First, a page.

Ken Clarke announced that the police investigations into rendition, which were always to come before the formal start of the inquiry’s hearings, would take so long that the current inquiry could not continue. He said the Government remained committed to a judge-led inquiry, but presumably the current inquiry team could not be kept twiddling their collective thumbs for years longer.
The Crown Prosecution Service announced last week that it would not be bringing charges in relation to some of the historic allegations – particularly in relation to Binyam Mohammed and a 2002 incident at Bagram Air Base in Afghanistan. It would, however, begin to investigate more recent allegations in relation to Libya and “a number of further specific allegations of ill-treatment“. Continue reading →
On Tuesday the Court of Appeal handed down its judgment on David Miranda’s detention under the Terrorism Act 2000 and, while upholding the lawfulness of the detention in the immediate case, ruled that the stop powers under Schedule 7 of the Terrorism Act lack sufficient legal safeguards to be in line with Article 10.
Mr Miranda, the spouse of then-Guardian journalist Glenn Greenwald, was stopped and detained by the Metropolitan Police at Heathrow Airport on 18 August 2013 under paragraph 2(1) of Schedule 7 of the Terrorism Act 2000. He was questioned and items in his possession were taken by police, including encrypted material provided by Edward Snowden. Mr Miranda was detained for nine hours, the maximum period permitted at the time (since reduced to six hours). Continue reading →
I watched the BBC’s flagship political debate Question Timelast week and saw a panel of senior politicians from the three main parties plus UKIP debate the implications of the Abu Qatada affair with the audience. You can watch it here (starts at 8 mins 27 seconds) and I urge you to do so. I found the debate illuminating and alarming in equal measure; it made me reflect seriously on how precarious Britain’s interwoven system of international and domestic protection for human rights may actually be these days.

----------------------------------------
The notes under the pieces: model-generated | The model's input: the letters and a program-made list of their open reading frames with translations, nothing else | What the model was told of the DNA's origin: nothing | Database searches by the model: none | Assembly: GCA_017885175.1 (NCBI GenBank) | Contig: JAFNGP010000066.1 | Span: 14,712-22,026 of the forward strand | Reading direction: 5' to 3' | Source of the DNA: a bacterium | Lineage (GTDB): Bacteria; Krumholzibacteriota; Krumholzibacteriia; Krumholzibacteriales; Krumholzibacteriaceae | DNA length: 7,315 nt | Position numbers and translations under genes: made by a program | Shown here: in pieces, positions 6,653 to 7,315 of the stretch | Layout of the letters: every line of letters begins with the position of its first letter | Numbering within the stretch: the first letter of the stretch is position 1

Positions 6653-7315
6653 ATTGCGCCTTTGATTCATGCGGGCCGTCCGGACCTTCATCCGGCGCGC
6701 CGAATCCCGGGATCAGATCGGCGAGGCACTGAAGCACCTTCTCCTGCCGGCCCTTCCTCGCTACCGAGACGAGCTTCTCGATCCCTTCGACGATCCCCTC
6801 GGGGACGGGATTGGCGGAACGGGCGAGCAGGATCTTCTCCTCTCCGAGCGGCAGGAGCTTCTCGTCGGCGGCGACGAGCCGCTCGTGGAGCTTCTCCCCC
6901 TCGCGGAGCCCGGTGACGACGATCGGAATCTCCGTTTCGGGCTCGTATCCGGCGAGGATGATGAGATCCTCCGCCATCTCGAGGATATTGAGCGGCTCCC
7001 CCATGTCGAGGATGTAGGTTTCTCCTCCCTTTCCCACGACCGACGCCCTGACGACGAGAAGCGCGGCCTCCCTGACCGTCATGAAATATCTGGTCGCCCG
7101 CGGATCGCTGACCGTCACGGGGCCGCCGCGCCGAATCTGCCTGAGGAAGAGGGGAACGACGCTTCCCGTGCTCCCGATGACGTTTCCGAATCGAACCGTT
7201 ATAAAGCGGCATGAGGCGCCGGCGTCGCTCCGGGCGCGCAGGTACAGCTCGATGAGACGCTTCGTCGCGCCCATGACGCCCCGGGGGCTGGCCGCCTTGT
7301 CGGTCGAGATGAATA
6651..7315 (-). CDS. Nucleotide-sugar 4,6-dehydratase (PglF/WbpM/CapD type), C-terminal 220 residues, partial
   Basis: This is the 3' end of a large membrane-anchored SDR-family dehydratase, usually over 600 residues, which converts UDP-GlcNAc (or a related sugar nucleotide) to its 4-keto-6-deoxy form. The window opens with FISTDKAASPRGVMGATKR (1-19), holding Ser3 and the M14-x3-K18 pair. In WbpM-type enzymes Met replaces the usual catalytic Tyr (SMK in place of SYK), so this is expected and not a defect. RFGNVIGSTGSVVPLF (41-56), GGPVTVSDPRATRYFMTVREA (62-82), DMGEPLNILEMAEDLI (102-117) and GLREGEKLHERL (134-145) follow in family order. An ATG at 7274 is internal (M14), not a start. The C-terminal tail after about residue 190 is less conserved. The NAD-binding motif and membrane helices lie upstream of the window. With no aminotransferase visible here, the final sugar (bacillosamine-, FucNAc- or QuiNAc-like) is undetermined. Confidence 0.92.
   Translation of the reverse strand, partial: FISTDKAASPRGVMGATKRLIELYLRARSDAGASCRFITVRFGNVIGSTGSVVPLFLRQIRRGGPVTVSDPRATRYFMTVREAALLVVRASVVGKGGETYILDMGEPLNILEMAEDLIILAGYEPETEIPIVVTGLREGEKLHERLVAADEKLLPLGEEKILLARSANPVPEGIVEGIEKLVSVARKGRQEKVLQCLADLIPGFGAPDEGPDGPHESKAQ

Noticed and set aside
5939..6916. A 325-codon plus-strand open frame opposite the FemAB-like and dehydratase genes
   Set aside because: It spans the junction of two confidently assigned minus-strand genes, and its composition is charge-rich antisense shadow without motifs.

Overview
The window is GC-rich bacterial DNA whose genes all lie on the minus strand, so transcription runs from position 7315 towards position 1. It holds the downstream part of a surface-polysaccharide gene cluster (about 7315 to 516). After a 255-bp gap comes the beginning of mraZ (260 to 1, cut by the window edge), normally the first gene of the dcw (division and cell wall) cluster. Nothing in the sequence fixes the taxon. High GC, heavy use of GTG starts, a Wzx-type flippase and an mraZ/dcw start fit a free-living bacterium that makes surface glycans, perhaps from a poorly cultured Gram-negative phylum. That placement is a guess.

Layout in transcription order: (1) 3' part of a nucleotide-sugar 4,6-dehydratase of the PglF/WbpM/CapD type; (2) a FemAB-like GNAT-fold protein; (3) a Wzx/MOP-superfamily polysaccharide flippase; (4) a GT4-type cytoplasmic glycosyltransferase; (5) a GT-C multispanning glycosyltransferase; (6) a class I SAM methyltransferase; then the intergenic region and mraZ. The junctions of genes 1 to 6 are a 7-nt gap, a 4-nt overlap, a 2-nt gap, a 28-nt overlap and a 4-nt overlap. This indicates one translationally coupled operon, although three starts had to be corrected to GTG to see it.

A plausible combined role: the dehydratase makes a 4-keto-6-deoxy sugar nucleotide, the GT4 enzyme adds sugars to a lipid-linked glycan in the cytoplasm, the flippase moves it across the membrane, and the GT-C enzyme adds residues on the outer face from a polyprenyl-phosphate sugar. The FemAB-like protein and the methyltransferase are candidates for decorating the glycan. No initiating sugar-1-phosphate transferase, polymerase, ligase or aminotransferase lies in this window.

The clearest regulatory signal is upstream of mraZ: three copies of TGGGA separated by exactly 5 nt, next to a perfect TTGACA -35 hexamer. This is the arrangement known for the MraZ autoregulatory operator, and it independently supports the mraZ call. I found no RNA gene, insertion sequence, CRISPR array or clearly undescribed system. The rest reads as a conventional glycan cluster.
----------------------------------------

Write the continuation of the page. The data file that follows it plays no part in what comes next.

It seems a long time ago that we naively thought that repeal of the Human Rights Act was “unthinkable” – now withdrawal from the European Convention on Human Rights (ECHR) itself must seemingly be taken as a serious possibility, depending on the outcome of the next election. The failure of the HRA to implant itself into our political, still less our popular culture was starkly apparent from the debate: I don’t think anyone even mentioned it. A statute that should surely be an important reference point in any discussion of a contemporary UK human rights issue has become so marginalised and misunderstood that it simply didn’t come up. Can one imagine American – or German – politicians discussing such an issue without mentioning their constitutional Bills of Rights – or Canadians, without mentioning the Charter?
Case C-71/10 Ofcom v. Information Commissioner, Court of Justice of the European Union: Read judgment
I posted previously on the Advocate-General’s opinion in March 2011, Office of Communications v. Information Commissioner, a reference from the UK Supreme Court. An epidemiologist working for the Scots NHS wanted the grid references of mobile phone masts. This was refused, and the case got to the Information Tribunal. It found that two exemptions in the Environmental Information Regulations were in play (public security and intellectual property rights), against which were stacked the public interest of the researcher, who wanted to explore any association between the location of the masts and possible health effects.